MIT Faculty Newsletter  
Vol. XIX No. 2
November / December 2006
Student-Driven Activities at MIT
Financial Foundation for MIT's Future
Undergraduate Education Reconsidered
Stephen J. Madden, Jr.
MIT and Singapore
Teaching and Challenging Engineers . . .
to Engineer
Adèle Naudé Santos
Written in Pencil; February Lunch
First Response Education:
New Orleans Comes to MIT
Do MIT Students Ever Sleep?
The Implication of Mega-Partnerships
for MIT Faculty
Helping Students Become Better Writers
A Century of MIT at a Glance
MIT Faculty and Students (1900-2007)
Printable Version

In Memoriam

Stephen J. Madden, Jr.

Stephen J. Madden, Jr.

Stephen J. Madden, Jr., a retired professor who spent his entire 52-year professional career at MIT, died on October 7, 2006. He was 70.

Throughout his life, Madden was deeply fascinated by the sea and the sky. Much of his research involved celestial navigation, flight, fluid mechanics, and gravity. At the start of his career, as part of the Apollo missions, he was responsible for determining the precise location of the Moon throughout the mission, allowing the deployment and redocking of the lunar module to the mother ship.

In his later work, more detailed gravitational measurements were used to develop a better understanding of the shape of the Earth. His interests in geodesy and radar converged in early research on the GPS system, performed at Draper Laboratory. One of his last research projects was for the LIGO system, designed to detect gravity waves from distant supernovas yielding clues to the fundamental structure of the universe.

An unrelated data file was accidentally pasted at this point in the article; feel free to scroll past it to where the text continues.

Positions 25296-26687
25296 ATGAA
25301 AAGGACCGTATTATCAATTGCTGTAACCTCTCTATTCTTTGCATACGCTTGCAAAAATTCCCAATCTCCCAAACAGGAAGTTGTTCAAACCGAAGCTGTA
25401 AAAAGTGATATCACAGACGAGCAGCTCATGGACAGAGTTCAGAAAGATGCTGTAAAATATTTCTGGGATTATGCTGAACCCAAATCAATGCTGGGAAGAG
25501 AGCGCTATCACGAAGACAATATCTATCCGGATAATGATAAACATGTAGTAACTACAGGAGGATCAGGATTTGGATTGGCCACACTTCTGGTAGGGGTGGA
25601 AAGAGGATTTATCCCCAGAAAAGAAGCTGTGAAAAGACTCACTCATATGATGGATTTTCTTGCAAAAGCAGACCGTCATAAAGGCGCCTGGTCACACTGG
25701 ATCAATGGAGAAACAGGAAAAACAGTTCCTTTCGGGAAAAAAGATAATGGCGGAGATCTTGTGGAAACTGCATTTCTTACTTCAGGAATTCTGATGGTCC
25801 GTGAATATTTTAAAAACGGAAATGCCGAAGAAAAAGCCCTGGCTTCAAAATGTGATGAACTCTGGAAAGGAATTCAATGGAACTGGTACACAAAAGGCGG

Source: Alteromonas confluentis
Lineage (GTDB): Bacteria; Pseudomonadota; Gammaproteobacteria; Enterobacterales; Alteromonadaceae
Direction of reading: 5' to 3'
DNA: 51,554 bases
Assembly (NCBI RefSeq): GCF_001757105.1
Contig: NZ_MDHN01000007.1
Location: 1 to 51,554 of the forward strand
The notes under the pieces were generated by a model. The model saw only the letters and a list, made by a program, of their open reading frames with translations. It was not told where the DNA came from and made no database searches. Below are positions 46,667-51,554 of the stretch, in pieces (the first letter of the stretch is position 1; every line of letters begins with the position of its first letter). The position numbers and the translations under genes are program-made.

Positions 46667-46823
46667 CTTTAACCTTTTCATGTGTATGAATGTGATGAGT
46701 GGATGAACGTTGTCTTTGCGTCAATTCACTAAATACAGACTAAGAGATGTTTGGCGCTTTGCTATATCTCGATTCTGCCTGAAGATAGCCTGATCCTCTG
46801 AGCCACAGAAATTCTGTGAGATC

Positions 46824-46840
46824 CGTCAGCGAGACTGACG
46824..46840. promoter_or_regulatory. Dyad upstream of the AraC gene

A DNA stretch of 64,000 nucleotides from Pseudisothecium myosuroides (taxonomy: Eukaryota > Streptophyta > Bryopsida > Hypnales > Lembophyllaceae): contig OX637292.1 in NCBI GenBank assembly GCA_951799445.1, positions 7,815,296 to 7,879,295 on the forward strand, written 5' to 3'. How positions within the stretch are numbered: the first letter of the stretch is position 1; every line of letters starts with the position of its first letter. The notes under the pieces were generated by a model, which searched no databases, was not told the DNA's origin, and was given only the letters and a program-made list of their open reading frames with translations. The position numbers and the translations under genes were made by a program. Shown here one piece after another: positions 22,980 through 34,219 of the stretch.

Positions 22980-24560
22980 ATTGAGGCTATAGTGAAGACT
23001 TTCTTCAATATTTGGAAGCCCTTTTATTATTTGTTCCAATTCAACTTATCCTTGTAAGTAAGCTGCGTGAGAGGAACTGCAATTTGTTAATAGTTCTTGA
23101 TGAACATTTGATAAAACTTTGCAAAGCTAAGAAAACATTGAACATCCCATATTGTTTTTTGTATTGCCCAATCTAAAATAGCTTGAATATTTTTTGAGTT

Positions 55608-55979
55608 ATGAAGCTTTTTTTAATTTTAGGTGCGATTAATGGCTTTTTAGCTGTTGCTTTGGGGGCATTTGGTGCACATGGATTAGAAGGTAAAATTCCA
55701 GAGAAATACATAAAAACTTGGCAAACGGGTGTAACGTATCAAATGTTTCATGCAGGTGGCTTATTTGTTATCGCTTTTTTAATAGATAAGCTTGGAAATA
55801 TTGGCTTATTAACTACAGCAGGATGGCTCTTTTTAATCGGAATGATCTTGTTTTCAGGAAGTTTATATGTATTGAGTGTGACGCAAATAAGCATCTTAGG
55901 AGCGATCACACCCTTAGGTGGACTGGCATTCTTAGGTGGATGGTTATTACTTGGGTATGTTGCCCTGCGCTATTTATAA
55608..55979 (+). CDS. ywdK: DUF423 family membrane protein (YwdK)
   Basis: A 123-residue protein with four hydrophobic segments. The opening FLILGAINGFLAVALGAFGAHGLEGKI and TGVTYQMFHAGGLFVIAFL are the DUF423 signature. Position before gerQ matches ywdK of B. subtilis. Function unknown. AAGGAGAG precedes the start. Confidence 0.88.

Stephen was also a gifted teacher. He loved to encourage his students' curiosity.

Throughout his career, he taught in the Departments of Mathematics, Aeronautics and Astronautics, and Earth and Planetary Sciences at MIT, supervising more than a dozen graduate theses. Even after retiring from Draper Laboratory in 1995, he continued to teach, and it provided him with great satisfaction to see his students take off with a problem.

Fond remembrances by colleague Leonard S. Wilk (SB, SM, MIT ’52) include the following: “As a graduate student, Steve worked at the then Instrumentation Lab, most significantly on the Apollo Program - celestial and orbital mechanics. He also practiced his hobby of magic, giving stage performances with Bernie Whitman. He was very adept and was true to the profession in that he never revealed the secrets of the trade.”

Wilk continues, “After retirement, Steve formed The Analemma Associates to consult with his expertise in computers and computer programming. This name came from his lifelong interest in sundials and the Equation of Time. Steve was a devotee of Chinese cooking and a long time patron of The Little Eating Place, Mary Chung's, and The Royal East. He would delight in ordering his favorite soup in Chinese.”

Although his interests ranged far and wide, Madden always remained close to his roots, in Newton Lower Falls, at MIT, and on Cape Cod.  His greatest love was his family, especially his five grandchildren. He was also a kind and gentle friend to many, and he was always eager to hear a story or share a joke. His sense of humor, his love of life, and his great passion for learning were freely shared and widely enjoyed.

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